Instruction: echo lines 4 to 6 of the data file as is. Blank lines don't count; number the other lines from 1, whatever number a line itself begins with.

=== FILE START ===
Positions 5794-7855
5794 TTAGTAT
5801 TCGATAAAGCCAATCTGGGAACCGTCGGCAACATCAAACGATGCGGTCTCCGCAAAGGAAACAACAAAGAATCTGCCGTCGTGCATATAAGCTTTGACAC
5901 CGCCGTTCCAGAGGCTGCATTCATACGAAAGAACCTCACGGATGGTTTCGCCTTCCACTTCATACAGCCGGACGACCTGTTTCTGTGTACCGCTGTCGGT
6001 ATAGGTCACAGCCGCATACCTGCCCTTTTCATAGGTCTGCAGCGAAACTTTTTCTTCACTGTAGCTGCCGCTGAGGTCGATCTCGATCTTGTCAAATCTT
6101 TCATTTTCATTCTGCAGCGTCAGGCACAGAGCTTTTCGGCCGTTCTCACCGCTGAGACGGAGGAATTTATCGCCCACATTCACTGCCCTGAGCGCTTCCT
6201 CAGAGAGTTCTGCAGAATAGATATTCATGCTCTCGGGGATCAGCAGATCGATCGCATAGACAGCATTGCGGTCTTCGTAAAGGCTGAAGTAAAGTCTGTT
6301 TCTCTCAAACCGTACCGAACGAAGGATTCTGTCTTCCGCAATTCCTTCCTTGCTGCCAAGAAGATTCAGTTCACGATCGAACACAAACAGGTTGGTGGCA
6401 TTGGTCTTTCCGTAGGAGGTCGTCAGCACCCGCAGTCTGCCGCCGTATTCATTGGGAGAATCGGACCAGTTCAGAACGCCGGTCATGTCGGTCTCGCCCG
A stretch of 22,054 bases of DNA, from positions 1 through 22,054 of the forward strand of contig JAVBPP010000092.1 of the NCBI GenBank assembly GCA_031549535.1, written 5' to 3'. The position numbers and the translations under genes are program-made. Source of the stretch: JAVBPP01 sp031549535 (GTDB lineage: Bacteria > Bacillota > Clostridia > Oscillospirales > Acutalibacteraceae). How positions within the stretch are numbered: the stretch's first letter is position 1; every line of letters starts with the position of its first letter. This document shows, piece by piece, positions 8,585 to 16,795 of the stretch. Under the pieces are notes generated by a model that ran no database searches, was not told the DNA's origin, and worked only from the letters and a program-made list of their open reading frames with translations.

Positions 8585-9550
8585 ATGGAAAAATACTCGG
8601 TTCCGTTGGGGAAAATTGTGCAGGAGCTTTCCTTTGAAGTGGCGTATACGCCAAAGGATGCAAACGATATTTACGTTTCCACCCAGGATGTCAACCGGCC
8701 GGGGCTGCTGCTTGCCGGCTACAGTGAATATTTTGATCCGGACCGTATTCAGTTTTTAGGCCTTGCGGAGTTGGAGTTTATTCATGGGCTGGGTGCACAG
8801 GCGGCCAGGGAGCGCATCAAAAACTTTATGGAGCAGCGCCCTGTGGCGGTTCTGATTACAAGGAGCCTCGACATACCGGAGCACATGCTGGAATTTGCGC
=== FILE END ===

5901 CGCCGTTCCAGAGGCTGCATTCATACGAAAGAACCTCACGGATGGTTTCGCCTTCCACTTCATACAGCCGGACGACCTGTTTCTGTGTACCGCTGTCGGT
6001 ATAGGTCACAGCCGCATACCTGCCCTTTTCATAGGTCTGCAGCGAAACTTTTTCTTCACTGTAGCTGCCGCTGAGGTCGATCTCGATCTTGTCAAATCTT
6101 TCATTTTCATTCTGCAGCGTCAGGCACAGAGCTTTTCGGCCGTTCTCACCGCTGAGACGGAGGAATTTATCGCCCACATTCACTGCCCTGAGCGCTTCCT